**604** shown in

The compute CRC logic **604** performs a CRC operation on successive portions (segments) of a data stream in 8-bit segments **702**. The 8-bit segment is shifted by 32 bits and an XOR operation is performed with the shifted 8-bit segment and any pre-existing residue (remainder) which is also shifted by 8-bits. The XORed 40-bit result (input data) and the 32-bit pre-computed polynomial K are used to compute the 32-bit CRC residue in stages. In the 4-bit reduction stage **712**, the 40-bit input data is reduced by 4-bits using the 32-bit pre-computed polynomial K to provide a 36-bit residue. The 36-bit residue is input to stage **712** which includes four separate one-bit reduction stages, each one of which performs a one-bit reduction operation to reduce the 36-bit residue by one bit. After all four one-bit reduction operations have been performed in stage **712**, the 32-bit residue is fed back to process the next 8-bit segment of the data stream.

If this is the last 8-bit segment of the last 32-bit data block of the data stream, this is the final residue which can be appended to the data stream if the data stream is being transmitted or can be compared with a received CRC to verify that the data stream has not been corrupted.

The stages **710**, **712** are constructed so that the stage outputs and the initial input are congruent with each other with respect to the final residue. Re-programming for a different polynomial merely requires computing a different pre-computed polynomial K. The pre-computed polynomial K has a leading one bit (i+kth) bit followed by i-zeros and k bits of data of the order of the generating polynomial. Only the k Least Significant bits of data are stored for use by other micro-operations as discussed earlier. In the embodiment in which operands have 2n-bits, k is n-bits. For example, in an embodiment with 64-bit operands, k is the 32 Least Significant bits of the pre-computed polynomial K.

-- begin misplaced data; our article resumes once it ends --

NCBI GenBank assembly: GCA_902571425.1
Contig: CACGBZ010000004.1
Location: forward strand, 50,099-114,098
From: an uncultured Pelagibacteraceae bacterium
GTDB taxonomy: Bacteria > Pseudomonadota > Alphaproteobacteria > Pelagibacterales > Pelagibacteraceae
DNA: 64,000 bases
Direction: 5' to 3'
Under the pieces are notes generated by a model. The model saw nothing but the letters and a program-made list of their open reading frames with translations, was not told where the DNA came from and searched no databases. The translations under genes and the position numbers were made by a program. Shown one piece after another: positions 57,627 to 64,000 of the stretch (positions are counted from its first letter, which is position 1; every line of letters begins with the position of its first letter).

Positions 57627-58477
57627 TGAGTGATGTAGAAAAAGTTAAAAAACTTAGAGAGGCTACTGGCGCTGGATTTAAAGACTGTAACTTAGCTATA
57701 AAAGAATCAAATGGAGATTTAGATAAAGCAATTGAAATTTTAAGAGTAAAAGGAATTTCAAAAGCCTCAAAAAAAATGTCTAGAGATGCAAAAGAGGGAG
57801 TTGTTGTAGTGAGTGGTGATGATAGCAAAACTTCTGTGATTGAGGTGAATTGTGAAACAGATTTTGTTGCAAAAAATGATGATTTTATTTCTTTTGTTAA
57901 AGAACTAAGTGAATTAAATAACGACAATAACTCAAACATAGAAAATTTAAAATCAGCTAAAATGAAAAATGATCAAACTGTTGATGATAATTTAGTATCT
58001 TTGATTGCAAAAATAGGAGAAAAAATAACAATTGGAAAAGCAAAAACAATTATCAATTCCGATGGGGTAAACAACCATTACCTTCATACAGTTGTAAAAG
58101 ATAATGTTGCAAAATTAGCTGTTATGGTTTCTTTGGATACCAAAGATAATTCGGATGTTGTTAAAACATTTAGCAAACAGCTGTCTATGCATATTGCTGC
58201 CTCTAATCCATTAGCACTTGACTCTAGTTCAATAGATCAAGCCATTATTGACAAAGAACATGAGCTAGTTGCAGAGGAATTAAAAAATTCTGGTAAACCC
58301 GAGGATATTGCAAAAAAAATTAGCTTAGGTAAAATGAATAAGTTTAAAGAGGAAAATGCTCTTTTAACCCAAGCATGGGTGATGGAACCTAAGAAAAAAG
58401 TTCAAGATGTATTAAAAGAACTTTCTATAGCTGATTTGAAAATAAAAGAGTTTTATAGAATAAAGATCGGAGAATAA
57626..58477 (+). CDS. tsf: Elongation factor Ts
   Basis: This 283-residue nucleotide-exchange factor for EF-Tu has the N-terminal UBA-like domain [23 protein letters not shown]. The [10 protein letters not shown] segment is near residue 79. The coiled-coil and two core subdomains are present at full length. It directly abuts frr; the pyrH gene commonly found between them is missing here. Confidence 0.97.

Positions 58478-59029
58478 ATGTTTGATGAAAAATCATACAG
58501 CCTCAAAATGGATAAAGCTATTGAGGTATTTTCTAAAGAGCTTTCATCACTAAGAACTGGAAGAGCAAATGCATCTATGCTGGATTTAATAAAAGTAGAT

**710** shown in **710** receives a 40-bit input and reduces the input data segment using the 32-bit K pre-computed polynomial to a 36-bit output. First, a 4.times.32 multiply operation is performed in multiply logic **800** with the 4 Most Significant bits of the 40-bit input data segment T[39:36] and the 32-bit K pre-computed polynomial K[31:0]. Next, an XOR operation is performed in XOR logic **802** on the 36-bit result of the multiply operation and the 36 Least Significant bits of the 40-bit input data segment to provide a 36-bit output T[3:0] that is forwarded to a next reduction stage **712** (

In an embodiment, the 4.times.32 multiply logic **800** includes an array of AND gates and a shift logic having a plurality of XOR gates. The array of AND gates includes four sets of 32 AND gates, one set of 32 AND gates for each one of the 4 Most Significant bits of the 40-bit input data segment. Each respective one of the four Most Significant bits is provided to one input of each of the 32-bit AND gates in one of the plurality of sets of AND gates. For example, T[39] is coupled to one input of all 32-bit AND gates in a first set and T[38] is coupled to one input of all 32 NAND gates in a second set. The respective Most Significant bit is ANDed with a respective bit of the 32-bit K pre-computed polynomial K[31:0]. For example, in the first set of 32 AND gates, one input of each of the 32 AND gates receives the Most Significant bit of the 40-bit input data segment and each of the 32 AND gates receives a respective one of the 32-bits of the 32-bit K pre-computed polynomial.